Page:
I was reading Joshua 21:43-45

Joshua 21:43(A)Thus the Lord gave to Israel all the land that he swore to give to their fathers. And they took possession of it, and they settled there. 44 (B)And the Lord gave them rest on every side just as he had sworn to their fathers. (C)Not one of all their enemies had withstood them, for (D)the Lord had given all their enemies into their hands. 45 (E)Not one word of all the good promises that the Lord had made to the house of Israel had failed; all came to pass.

And I needed clarification.

According to Gensis 15:18

Gensis 15:18 On that day the Lord made a covenant with Abram, saying, “To your offspring I give this land, from the river of Egypt to the great river, the river Euphrates,

And Joshua 1:4

Joshua 1:4 From the wilderness and this Lebanon as far as the great river, the river Euphrates, all the land of the Hittites to the Great Sea toward the going down of the sun shall be your territory.

This was the territory that was promised. Now in Joshua 21:43 it claims that the LORD gave all the land that was promised and that they took possession of it, but I thought Israel only took a partial possession of that land at the time? So the common interpretation is that the promise is yet to be fulfilled yet Joshua 21:43-45 claims it was already fulfilled (at the time). Did Israel actually possess all that land at the time the book of Joshua was written?

  • The land referenced there was the land of Canaan(e.g. Exodus 6:4, Deut. 34:1-4).
    – user21676
    Apr 29, 2021 at 22:46

3 Answers 3


Territory as far as the Euphrates is claimed at a few points in later history. That is, of course, the northernmost stretch going through the mountain country, rather than the broader river going through the Mesopotamian plain. In other words, the territory in question equates with Syria.

This area is mentioned in the campaigns of David. "David also defeated Hadadezer the son of Rehob, king of Zobah, as he went to restore his power at the river Euphrates" (2 Samuel ch8 v3). Then "the Syrians became servants of David and bore tribute" (v9).

And again "Solomon ruled over all the kingdoms from the Euphrates to the land of the Philistines and to the land of Egypt; they brought tribute and served Solomon all the days of his life" (1 Kings ch4 v21). However, the previous vv17-19 have already shown us that only the Twelve Tribes were under the direct supervision of Solomon's officers. So the "ruling" in v19 needs to be understood in the weaker sense of allowing the local rulers to stay in place and extracting tribute on demand or annually. This was a common formula for empire in those days.

Those tributary states fell away quickly after Solomon's death, but the eastern territories from Syria to Edom were reclaimed briefly for the northern kingdom by Jeroboam II, who "restored the border of Israel from the entrance of Hamath as far as the sea of Arabah" (2 Kings ch14 v25). Again, that probably means that he was making them pay tribute.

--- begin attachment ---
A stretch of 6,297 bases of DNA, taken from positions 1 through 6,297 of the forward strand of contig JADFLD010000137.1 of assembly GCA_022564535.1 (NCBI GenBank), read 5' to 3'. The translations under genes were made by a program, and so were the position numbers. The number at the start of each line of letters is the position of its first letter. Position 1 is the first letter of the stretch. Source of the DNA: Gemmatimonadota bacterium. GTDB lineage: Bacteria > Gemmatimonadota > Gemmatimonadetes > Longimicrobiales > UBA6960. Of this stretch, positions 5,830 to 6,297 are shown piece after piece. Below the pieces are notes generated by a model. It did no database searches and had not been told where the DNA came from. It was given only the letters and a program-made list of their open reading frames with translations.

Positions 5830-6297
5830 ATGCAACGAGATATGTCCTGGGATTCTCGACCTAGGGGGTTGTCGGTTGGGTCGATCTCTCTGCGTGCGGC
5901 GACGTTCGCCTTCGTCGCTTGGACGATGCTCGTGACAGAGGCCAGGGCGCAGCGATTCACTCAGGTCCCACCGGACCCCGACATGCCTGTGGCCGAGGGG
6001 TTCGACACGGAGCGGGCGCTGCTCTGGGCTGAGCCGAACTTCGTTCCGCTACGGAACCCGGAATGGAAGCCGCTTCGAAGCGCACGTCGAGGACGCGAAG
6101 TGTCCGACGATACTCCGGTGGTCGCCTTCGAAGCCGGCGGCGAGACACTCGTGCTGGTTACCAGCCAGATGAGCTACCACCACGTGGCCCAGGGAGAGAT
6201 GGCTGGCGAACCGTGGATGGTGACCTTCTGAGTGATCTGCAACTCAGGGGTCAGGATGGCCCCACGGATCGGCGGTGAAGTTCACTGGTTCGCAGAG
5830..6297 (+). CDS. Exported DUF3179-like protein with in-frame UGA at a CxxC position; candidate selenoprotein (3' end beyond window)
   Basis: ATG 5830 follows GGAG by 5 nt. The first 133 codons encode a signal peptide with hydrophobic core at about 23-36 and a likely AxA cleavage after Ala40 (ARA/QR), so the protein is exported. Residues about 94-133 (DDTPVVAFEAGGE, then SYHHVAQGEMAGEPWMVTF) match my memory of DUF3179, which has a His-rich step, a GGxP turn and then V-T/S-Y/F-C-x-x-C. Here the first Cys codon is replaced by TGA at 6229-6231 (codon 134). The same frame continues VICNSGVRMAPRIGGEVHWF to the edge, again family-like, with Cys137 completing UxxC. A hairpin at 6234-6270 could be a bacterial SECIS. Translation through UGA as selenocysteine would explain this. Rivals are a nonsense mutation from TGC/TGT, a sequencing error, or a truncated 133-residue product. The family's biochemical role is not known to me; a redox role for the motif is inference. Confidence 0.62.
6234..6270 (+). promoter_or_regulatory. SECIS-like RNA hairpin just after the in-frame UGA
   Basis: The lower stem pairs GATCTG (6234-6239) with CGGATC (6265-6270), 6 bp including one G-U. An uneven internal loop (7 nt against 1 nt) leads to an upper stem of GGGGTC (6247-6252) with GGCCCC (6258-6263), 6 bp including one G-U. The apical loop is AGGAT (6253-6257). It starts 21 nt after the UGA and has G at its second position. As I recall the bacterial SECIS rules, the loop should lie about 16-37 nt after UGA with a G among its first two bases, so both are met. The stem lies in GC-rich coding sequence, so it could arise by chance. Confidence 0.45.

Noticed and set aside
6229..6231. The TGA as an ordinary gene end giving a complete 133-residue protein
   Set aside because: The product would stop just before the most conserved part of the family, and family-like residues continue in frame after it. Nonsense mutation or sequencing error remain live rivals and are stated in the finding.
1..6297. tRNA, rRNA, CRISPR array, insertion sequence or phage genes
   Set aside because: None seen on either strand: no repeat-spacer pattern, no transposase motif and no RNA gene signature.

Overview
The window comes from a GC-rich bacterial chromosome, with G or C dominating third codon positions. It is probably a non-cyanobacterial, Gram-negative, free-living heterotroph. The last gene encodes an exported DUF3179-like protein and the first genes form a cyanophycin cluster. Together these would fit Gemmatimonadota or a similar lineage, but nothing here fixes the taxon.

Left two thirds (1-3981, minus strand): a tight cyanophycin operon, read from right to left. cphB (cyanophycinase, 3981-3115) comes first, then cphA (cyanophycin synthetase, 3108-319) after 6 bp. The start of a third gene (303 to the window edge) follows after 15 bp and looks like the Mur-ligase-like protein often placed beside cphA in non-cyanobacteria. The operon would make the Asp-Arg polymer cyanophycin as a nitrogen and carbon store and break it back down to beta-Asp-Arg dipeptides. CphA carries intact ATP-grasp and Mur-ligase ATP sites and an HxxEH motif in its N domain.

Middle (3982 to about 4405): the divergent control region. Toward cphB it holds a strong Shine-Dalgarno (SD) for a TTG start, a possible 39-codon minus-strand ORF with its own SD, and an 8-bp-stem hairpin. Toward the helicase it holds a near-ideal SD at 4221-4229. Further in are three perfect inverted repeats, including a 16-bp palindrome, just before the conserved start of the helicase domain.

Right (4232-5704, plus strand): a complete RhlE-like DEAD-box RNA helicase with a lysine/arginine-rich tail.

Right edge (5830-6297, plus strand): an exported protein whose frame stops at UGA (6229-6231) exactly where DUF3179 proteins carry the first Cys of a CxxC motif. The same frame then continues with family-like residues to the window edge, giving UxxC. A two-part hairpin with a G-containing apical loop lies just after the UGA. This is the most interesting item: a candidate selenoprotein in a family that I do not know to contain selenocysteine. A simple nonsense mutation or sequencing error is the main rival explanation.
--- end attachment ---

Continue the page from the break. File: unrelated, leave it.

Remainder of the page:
The memory of the extent of David's wider empire could have inspired, or at least supported, the understanding that these lands were part of the Promise.


Good question.

Joshua 21:43 New International Version

So the LORD gave Israel all the land he had sworn to give their ancestors, and they took possession of it and settled there.

Pulpit explains it this way:

All the land. As has been before remarked, the Hebrew כל must not be pressed to mean literally "all." Yet, in a sense, the word is true here. The land had been put in their power. They had only to exert themselves to complete its conquest. This they failed to do, and not only so, but violated the conditions under which the land was granted them. Thus they soon fell under the dominion of those who had been their own vassals.


Did Israel actually possess all that land at the time the book of Joshua was written? Definitely not. But the question begs another: when was the book of Joshua written? There are two basic theories:

-Traditional view. It was written either by Joshua himself or by a somewhat later writer who had access to eye-witness documents.

-Critical view. It is a compilation of several sources some of which date to the time of King Josiah, 640-609 b.c.e.

But in either case the answer is still "no." The traditional view would explain the matter as @user35953 did: it says "all" but it does not really mean "all," because the Israelites failed to take what God gave them. Critical views are various, but Israel Finkelstein in The Bible Unearthed: Archaeology's New Vision of Ancient Israel and the Origin of Its Sacred Texts has notably suggested that Joshua was written in part to urge the "yahweh-only" reforms together with the expansionary campaign of King Josiah, which tragically ended when the king was killed attempting to attack Pharaoh Neccho II in 2 Kings 23.

So the answer is no. The reason differs based on whether Joshua was written at the time described or long after the fact. If it as written close to the time in question, then the reason Israel did not possess "all" the land is that they failed to obey God's commands. If it was written during the reign of Josiah, then the author knew that Israel never possessed "all" the land but wished to urge the nation to take the lands that God had promised once upon a time.

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